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Electoral Commission faces resistance over new voter registration requirement

Ahead of Ghana’s crucial general elections in 2024, the electoral commission is proposing a constitutional change that will make a controversial national identity card the sole document for confirming one’s nationality and age to register as a voter. However, this move is being strongly opposed over fears that many citizens will be disenfranchised.

Citizens without the Ghana Card will not be eligible for a voter ID card according to the proposal introduced to parliament by the election management body.

The commission says it will no longer rely on an age-old guarantor system where a registered voter could vouch for the citizenship and age of a prospective voter.

“The challenges with the guarantor system are two-fold: it opens the door for registered voters or guarantor contractors to guarantee and vouch for persons who are less than 18 years. Secondly, it allows the guarantors to vouch for persons who are not citizens. Such unqualified persons use the guarantor system door to try to get onto the register,” EC chairperson Jean Mensa told parliament at the end of February.

This proposal is being fiercely resisted not only by opposition parliamentarians, but also some members of civil society over concerns that it could disenfranchise many eligible voters.

Not all citizens have the Ghana Card due to the limited capacity of the National Identification Authority to print numerous copies daily.

Long queues and network challenges have continued to frustrate the Ghana Card acquisition process, drawing public scepticism about the practicality of waiting to get the card in time to register as a new voter ahead of the upcoming elections.

As of 3 March 2023, over 17.3 million cards had been issued. Estimates from the National Identification Authority based on Ghana’s latest population census suggest that about 2.5 million people aged 15 and above are yet to be registered to receive the card.

“The registration process for the Ghana Card has been characterised by several difficulties, including logistical constraints… Therefore, making the Ghana Card the sole requirement for voter registration cannot be accepted as it will deny millions of Ghanaians their right to register and vote,” minority leader Cassiel Ato-Forson tells The Africa Report.

His side has taken a strong stand against the proposal, which makes it unlikely to get parliamentary approval.
However, Osei Kyei Mensah Bonsu, the leader of government business in parliament insists that the proposal will make Ghana’s electoral roll more credible.

“Over the years different identification documents have been used to establish citizen¬ship, but gradually and one after the other, the Commission has peeled off some of these instru¬ments of identification… It doesn’t mean those identifications were taken out to restrain the right of citizens to vote,” he said at a press conference.

Civil society groups like IMANI Africa have already indicated their reservations about the proposal. Since the Electoral Commission made public its intention late last year, IMANI and other civil society organisations have been actively campaigning against the new proposal.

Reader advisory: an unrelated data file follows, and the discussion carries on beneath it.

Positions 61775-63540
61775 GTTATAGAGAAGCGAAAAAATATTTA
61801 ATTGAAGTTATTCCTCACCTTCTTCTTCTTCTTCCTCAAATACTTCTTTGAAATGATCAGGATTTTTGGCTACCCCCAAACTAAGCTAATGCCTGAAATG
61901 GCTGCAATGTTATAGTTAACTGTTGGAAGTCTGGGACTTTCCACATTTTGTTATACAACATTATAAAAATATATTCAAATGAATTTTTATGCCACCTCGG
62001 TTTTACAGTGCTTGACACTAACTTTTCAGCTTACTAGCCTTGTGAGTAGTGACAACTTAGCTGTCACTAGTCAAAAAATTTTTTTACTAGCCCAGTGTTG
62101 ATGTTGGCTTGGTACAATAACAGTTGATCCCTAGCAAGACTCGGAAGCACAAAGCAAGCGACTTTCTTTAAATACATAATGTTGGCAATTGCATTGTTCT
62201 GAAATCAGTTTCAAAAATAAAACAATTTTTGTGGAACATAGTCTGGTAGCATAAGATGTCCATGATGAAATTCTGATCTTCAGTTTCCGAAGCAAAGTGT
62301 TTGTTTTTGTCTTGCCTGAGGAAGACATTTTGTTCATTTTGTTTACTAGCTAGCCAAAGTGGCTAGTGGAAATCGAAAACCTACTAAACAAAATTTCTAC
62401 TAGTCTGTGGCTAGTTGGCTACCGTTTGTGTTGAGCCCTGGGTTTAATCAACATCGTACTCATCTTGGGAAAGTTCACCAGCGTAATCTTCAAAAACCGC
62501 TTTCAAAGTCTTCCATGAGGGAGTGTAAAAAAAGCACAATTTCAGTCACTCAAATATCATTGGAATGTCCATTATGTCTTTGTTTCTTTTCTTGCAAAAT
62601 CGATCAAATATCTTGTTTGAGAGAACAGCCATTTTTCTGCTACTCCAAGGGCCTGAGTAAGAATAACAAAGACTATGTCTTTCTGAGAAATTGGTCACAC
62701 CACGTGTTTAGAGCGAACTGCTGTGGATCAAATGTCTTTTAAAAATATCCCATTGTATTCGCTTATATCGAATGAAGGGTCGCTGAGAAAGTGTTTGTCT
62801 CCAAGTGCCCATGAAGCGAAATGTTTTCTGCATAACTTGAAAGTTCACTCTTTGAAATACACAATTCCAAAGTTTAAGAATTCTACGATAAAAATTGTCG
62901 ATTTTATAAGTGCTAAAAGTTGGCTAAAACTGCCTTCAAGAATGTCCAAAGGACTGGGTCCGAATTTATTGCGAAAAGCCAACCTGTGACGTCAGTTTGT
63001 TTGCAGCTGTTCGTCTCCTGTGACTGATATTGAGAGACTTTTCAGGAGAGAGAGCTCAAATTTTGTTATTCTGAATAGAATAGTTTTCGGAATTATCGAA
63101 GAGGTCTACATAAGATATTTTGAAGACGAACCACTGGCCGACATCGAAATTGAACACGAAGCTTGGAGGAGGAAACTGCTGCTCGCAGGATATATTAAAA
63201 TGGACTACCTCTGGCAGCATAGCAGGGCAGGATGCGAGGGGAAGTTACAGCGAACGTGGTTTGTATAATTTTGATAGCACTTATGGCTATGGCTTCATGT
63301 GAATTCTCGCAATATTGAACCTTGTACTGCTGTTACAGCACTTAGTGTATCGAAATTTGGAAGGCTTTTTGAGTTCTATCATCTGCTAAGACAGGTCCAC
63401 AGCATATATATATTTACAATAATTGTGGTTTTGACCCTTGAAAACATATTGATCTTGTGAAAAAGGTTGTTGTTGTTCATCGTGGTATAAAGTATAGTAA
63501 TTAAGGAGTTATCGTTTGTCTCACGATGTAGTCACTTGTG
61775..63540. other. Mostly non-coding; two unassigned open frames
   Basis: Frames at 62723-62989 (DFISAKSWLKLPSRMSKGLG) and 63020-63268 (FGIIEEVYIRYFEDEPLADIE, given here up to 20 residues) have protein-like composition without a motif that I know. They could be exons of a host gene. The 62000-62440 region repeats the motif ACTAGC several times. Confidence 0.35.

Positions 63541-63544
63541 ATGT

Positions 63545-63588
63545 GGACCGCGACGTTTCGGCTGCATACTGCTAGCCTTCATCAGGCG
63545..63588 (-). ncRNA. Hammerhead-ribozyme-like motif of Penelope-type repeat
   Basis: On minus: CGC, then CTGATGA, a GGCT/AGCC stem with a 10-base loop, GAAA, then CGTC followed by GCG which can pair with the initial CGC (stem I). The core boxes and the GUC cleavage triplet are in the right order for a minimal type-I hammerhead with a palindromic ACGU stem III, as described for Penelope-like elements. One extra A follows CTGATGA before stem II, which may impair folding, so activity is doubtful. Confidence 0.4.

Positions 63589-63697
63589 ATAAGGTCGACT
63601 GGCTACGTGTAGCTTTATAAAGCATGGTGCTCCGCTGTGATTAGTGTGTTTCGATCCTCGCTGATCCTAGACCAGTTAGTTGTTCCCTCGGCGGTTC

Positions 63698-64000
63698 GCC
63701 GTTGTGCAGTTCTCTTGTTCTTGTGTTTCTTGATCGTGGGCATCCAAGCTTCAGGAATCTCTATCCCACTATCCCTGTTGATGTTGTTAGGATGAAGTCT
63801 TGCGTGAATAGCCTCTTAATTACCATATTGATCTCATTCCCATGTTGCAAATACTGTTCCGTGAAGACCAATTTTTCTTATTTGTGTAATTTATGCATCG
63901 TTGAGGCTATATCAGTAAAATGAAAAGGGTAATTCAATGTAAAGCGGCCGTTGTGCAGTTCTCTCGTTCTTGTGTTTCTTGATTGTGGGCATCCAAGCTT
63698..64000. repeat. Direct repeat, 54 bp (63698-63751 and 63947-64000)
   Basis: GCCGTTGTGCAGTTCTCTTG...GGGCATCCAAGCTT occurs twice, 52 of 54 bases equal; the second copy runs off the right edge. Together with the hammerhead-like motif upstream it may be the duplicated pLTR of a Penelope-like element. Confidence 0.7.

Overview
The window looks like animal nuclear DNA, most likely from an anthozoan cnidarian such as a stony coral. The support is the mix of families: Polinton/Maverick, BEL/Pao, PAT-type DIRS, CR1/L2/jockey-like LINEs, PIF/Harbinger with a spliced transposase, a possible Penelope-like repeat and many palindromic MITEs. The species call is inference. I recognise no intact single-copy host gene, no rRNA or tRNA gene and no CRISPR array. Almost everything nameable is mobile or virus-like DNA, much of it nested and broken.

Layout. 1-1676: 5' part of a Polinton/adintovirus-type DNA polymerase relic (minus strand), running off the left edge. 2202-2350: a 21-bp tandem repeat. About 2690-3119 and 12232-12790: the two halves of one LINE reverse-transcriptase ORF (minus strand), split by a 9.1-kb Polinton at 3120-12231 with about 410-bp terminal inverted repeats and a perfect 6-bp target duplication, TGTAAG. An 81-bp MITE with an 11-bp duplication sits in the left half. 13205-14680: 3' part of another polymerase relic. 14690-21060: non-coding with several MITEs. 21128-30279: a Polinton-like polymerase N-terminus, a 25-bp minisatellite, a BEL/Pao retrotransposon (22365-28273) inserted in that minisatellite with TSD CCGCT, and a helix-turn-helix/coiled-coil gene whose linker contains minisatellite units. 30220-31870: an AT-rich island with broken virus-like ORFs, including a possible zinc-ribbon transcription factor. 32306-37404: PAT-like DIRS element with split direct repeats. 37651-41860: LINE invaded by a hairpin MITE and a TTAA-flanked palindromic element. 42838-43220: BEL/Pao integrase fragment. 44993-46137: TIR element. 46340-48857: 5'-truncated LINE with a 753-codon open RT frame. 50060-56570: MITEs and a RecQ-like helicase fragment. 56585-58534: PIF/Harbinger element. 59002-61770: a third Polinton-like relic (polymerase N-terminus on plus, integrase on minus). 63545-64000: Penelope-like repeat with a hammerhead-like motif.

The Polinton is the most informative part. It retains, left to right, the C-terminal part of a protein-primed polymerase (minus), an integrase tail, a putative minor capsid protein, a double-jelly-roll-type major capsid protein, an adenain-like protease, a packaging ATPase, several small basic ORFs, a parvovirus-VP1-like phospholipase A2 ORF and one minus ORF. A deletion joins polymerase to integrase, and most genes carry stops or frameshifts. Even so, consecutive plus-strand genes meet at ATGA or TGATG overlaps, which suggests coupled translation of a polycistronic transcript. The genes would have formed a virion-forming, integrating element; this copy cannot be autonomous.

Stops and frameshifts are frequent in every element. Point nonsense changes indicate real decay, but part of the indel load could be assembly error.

Imani’s vice president Bright Simons described the proposal as “illogical”, arguing that the EC cannot insist on only accepting the Ghana Card when the registration for it was done using other documents that prove citizenship, such as birth certificates and passports.

“The speaker must prevent that CI from being laid until passports and other valid proofs of citizenship are allowed. Also, any system acceptable for obtaining the Ghana Card is also made acceptable for voter registration,” Simons said.

The Centre for Democratic Development, an Accra-based civil society group, holds the view that the EC’s proposal is too sudden and may deny many citizens the right to vote.

To resolve the problem, it suggests a combination of the Ghana Card and the use of guarantors until there is confirmation that all eligible voters across the country have received their Ghana Cards.

“Making the Ghana Card the sole identity document for registration of voters, when acquiring the card still presents significant challenges for large numbers of Ghanaians… Keep the Ghana Card as the primary form of identification but allow holders of the Ghana Card to guarantee or vouch for the identity of others under penalty of perjury,” the group said in a statement.

The electoral commission is of the view that foreigners and minors can easily sign up for a new voters identity card hence the need to tighten the requirements for registering someone onto the electoral roll.

According to EC Chairperson Mensa, some 40,000 names were expunged from Ghana’s electoral roll before the 2020 elections. The proposal to use the Ghana Card as the sole identity document for new registrations, he says, will ensure that more unqualified persons do not get onto the register in the first place.

Ahead of the 2020 elections, the EC introduced a similar proposal that generated massive disapproval.
Ghana’s 2024 elections slated for 7 December are crucial to both the NDC and the NPP and the passage or otherwise of the controversial constitutional instrument could have direct consequences on the outcome of the polls.

While the Ghana Card issue remains on the parliamentary agenda, there has been no set date to deal with concerns – a possible strategy by governing party MPs in order to ensure it will be a part of the electoral process.

By Jonas Nyabor for The Africa Report.

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